Les Arbres

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Historic Jersey buildings

Les Arbres, St Lawrence


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Property name

Les Arbres


Rue de La Ville au Bas, St Lawrence

Type of property

Historic farm group, pre-17th century in parts


No recent transactions

Families associated with the property



Two stones for Edouard Le Rossignol and Elizabeth Renaut

Historic Environment Record entry

Listed building

An important historic farm group, of 17th century and earlier origins, and later 19th century alterations, with a good survival of original vernacular features and character. Shown on the Richmond Map of 1795.

Main house: three-bay, two-storey with two-bay annex to the east and three-bay dower wing to the west, adjoining a six-bay wing to form an L shape surrounding a courtyard accessed through a double gate. Arch into courtyard has chamfered arch over the carriage entrance and straight lintel over the pedestrian entrance.

The house windows have been heightened by one quoin, also chamfered. Casement windows. Nine-stone Jersey arch with chamfers at centre. House interior includes tourelle stair with integral scullery.

A bakehouse beyond the west wing. Single storey 19th century farm buildings outside of the yard.

The double arch shows clearly in this photograph

Old Jersey Houses

This property is described in Vol 1 as 'one of the most picturesque of all the houses recorded, and beautifully situated, in a parish and an area rich in old houses'. Unfortunately this failed to gain it an entry in the St Lawrence parish millennium book, but two substantial entries in Mrs Stevens' book provide us with valuable information about the property and its owners.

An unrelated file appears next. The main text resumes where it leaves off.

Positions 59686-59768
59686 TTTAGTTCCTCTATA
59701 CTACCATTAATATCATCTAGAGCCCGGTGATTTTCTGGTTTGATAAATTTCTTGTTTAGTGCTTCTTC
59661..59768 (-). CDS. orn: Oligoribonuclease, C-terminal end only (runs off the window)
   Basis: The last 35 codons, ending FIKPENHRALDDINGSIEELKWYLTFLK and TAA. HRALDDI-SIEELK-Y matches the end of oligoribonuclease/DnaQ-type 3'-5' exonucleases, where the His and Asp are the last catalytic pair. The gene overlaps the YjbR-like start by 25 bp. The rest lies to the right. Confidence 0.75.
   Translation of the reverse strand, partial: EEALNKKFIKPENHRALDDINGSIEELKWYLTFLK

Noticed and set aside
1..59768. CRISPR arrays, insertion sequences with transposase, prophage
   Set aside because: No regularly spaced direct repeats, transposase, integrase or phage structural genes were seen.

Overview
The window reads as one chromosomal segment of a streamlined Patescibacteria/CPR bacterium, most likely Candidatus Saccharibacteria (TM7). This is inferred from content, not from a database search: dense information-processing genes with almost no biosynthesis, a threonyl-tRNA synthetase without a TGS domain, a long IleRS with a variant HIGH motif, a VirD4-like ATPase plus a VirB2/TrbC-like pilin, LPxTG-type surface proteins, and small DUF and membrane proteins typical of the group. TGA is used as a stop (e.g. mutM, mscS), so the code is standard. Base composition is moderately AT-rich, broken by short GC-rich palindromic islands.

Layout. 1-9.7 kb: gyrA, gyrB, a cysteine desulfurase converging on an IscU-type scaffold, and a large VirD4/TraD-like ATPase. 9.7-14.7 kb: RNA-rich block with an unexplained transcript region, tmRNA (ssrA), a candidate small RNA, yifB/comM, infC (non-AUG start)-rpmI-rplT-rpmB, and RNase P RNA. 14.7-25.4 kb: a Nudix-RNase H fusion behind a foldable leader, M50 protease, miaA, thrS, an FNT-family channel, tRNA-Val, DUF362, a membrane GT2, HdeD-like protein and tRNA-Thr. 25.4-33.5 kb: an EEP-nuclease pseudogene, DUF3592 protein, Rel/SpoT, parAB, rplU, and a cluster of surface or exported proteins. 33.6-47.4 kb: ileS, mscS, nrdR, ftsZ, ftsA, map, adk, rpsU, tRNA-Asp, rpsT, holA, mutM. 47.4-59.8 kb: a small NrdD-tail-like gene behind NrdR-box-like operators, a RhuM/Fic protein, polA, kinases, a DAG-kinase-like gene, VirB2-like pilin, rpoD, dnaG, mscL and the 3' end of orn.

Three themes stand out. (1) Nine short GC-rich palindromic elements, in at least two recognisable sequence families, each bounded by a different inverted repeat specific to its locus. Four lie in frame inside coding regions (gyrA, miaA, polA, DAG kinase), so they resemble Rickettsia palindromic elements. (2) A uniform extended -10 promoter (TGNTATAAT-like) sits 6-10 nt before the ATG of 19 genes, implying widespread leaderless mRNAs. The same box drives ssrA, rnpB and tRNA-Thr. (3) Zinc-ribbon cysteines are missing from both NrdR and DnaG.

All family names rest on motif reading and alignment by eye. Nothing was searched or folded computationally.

And an article written by Mrs Stevens in a series on Jersey houses for Jersey Topic in 1966 gives further information

The eastern end of the house is the oldest, and it has a 17th century arch and a tourelle staircase on the north side. The external straight stone staircase serves the newer section of the house.

The first three editions of Vol 1 made no mention of any occupants of Les Arbres, but as the fourth edition was being prepared for publication in 1980 the initials IMH were noticed on the older arch, almost certainly representing Jean Mahaut (or Mahauld) whose family, associated with Avranches Manor, owned the Fief des Arbres until 1597. The house is on the Fief du Roi, adjoining Fief des Arbres, which it is believed may explain its name.

Notes and references

  1. Mahaut family baptisms can be found in the St Lawrence registers from 1655, when Jean, son of Jean was baptised, followed by Nicolas, son of Nicolas in 1657, and Jean's sister Katherine (1657- ), brothers Josue (1661- ), Edouard (1663- ), Nicolas (1665- ), and sister Philippine (1668- ). There are undoubtedly Mahaut records missing from baptism and marriage registers, but Nicolas, son of Jean, appears to have married Elizabeth Gibaut in about 1697, and over the next 17 years there were seven children of Nicolas who were baptised in St Lawrence (Marie, Philippine, Jeanne, Jean, Elizabeth, Catherine, Jeanne) but of these we can only be certain that Jean's mother was Elizabeth Gibaut. There is no record of the baptism of the Edouard Mahaut, who married Rachel Sorsoleil in St Lawrence in 1718. They had children Jean (1719- ), Edouard (1722- ) Rachel (1724- ) and Nicolas (1727- ). Rachel married Augustin Le Rossignol in 1742. Their son Edouard (1747-1834) married Elizabeth Renault, of St Mary, (1746-1834), the couple dying within a fortnight of each other. Their initials appear on stones dated 1805 and 1816 at Les Arbres. There are no Mahaut baptisms registered in St Lawrence after Nicolas in 1727, and although there is a marriage of Jean and Jeanne Le Gros in the parish in 1774, and a single family in Trinity in the early 18th century, the name seems to have died out

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